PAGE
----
“Cats with herpes virus infections can have recurring symptoms throughout their lives, which commonly show as conjunctivitis,” Dr. Bustamante said.

And it spreads super easily. Your cat can get it through directly coming into contact with an infected cat’s saliva, nose discharge or eye discharge. Or, if an infected cat sneezes near him, he can get feline herpes by inhaling those sneeze droplets.

Your cat can also get infected if he comes into contact with contaminated objects, like food, water bowls, toys or bedding an infected cat has been using (and really anything that has saliva or discharge on it from an infected cat’s runny nose or watering eyes).

Cats with feline herpes will be treated for their symptoms, so your vet might recommend different approaches depending on the issues your cat is experiencing.

What is feline calicivirus?

Feline calicivirus is a very contagious disease among cats. It can cause respiratory infections and oral diseases.

Most strains of the virus are mild, but other strains can be pretty serious.

Mild feline calicivirus symptoms look pretty similar to feline herpes symptoms. They include:

  • Sneezing
  • Congestion
  • Fever
  • Nasal discharge
  • Eye discharge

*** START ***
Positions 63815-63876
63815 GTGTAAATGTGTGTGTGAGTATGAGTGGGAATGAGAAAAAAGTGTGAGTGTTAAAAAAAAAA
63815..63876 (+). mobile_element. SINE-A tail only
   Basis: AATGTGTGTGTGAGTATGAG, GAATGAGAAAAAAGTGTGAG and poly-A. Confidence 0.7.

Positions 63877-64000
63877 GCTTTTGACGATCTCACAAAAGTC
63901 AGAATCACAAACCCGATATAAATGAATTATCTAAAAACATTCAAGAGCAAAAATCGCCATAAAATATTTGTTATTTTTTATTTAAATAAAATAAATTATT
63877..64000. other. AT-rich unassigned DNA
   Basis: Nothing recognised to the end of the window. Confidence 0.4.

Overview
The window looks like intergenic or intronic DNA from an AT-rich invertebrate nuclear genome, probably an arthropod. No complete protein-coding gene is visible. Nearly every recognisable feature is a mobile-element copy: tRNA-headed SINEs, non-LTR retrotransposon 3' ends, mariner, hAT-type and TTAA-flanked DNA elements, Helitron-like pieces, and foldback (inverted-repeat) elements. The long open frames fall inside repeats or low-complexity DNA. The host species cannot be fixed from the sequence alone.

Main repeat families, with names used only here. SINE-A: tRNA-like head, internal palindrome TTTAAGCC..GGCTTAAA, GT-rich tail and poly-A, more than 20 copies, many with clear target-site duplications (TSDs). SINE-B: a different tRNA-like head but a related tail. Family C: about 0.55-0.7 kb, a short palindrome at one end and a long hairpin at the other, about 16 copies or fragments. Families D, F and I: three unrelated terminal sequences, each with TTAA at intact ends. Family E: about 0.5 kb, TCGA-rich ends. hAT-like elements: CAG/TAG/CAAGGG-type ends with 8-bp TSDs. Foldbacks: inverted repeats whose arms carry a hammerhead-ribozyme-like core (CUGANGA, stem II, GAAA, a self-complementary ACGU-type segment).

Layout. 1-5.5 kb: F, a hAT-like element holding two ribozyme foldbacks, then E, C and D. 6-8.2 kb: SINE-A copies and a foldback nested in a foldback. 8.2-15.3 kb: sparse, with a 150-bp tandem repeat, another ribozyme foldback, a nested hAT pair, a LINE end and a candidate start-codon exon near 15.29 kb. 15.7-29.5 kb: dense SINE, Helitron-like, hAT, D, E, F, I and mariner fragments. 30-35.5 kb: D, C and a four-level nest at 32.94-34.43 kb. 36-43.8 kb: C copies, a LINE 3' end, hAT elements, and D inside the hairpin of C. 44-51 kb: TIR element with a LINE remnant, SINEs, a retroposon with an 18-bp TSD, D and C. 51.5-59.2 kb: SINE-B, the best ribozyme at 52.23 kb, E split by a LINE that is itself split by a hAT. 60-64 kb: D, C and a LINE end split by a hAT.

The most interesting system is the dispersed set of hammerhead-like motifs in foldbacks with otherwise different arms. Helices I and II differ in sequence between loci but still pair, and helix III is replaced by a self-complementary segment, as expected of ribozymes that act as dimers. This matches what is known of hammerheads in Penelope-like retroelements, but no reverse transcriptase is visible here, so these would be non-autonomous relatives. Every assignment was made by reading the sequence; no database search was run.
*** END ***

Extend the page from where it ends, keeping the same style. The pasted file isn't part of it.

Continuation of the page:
• Mouth ulcers
  • Lethargy
  • Lack of appetite
  • Drooling
  • Lameness

There’s also a mutation of feline calicivirus — known as FCV-VSD — that can have more severe symptoms, like:

  • Head swelling
  • Sores
  • Hair loss
  • Gastrointestinal bleeding
  • Liver damage

Infected cats will shed the virus through sneeze particles, eye and nasal discharge, and saliva. So your cat can get the disease if he comes into contact with those things.

It’s also possible that an infected cat can shed the virus in his poop or urine, too.

A lot of cats get feline calicivirus from being in a multi-cat environment, particularly in shelters or boarding facilities, because the virus can survive in the environment for up to one month, which is a pretty long time.

That’s why your cat can get infected from contaminated objects like toys, bedding and bowls.